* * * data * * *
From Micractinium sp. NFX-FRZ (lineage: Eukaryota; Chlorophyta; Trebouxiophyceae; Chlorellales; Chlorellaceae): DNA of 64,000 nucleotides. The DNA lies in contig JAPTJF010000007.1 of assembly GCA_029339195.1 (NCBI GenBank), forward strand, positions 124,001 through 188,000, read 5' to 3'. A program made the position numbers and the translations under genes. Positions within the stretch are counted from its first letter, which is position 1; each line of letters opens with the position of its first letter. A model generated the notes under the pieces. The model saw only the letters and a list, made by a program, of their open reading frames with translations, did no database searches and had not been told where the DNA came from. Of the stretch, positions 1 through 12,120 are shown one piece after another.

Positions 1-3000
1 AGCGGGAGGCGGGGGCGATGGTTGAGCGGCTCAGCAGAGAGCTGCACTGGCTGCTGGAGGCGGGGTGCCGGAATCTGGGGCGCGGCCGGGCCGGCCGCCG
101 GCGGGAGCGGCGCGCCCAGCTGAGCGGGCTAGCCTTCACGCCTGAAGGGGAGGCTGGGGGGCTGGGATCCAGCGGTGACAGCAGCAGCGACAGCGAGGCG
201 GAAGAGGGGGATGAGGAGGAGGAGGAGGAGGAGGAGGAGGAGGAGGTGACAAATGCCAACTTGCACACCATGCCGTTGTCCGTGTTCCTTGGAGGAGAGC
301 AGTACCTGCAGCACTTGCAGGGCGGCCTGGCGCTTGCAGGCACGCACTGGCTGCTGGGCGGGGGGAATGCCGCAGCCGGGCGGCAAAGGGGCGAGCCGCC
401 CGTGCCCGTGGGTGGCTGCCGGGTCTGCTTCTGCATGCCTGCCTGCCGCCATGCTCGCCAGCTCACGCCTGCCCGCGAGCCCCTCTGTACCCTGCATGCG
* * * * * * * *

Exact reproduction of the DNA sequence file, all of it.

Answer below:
From Micractinium sp. NFX-FRZ (lineage: Eukaryota; Chlorophyta; Trebouxiophyceae; Chlorellales; Chlorellaceae): DNA of 64,000 nucleotides. The DNA lies in contig JAPTJF010000007.1 of assembly GCA_029339195.1 (NCBI GenBank), forward strand, positions 124,001 through 188,000, read 5' to 3'. A program made the position numbers and the translations under genes. Positions within the stretch are counted from its first letter, which is position 1; each line of letters opens with the position of its first letter. A model generated the notes under the pieces. The model saw only the letters and a list, made by a program, of their open reading frames with translations, did no database searches and had not been told where the DNA came from. Of the stretch, positions 1 through 12,120 are shown one piece after another.

Positions 1-3000
1 AGCGGGAGGCGGGGGCGATGGTTGAGCGGCTCAGCAGAGAGCTGCACTGGCTGCTGGAGGCGGGGTGCCGGAATCTGGGGCGCGGCCGGGCCGGCCGCCG
101 GCGGGAGCGGCGCGCCCAGCTGAGCGGGCTAGCCTTCACGCCTGAAGGGGAGGCTGGGGGGCTGGGATCCAGCGGTGACAGCAGCAGCGACAGCGAGGCG
201 GAAGAGGGGGATGAGGAGGAGGAGGAGGAGGAGGAGGAGGAGGAGGTGACAAATGCCAACTTGCACACCATGCCGTTGTCCGTGTTCCTTGGAGGAGAGC
301 AGTACCTGCAGCACTTGCAGGGCGGCCTGGCGCTTGCAGGCACGCACTGGCTGCTGGGCGGGGGGAATGCCGCAGCCGGGCGGCAAAGGGGCGAGCCGCC
401 CGTGCCCGTGGGTGGCTGCCGGGTCTGCTTCTGCATGCCTGCCTGCCGCCATGCTCGCCAGCTCACGCCTGCCCGCGAGCCCCTCTGTACCCTGCATGCG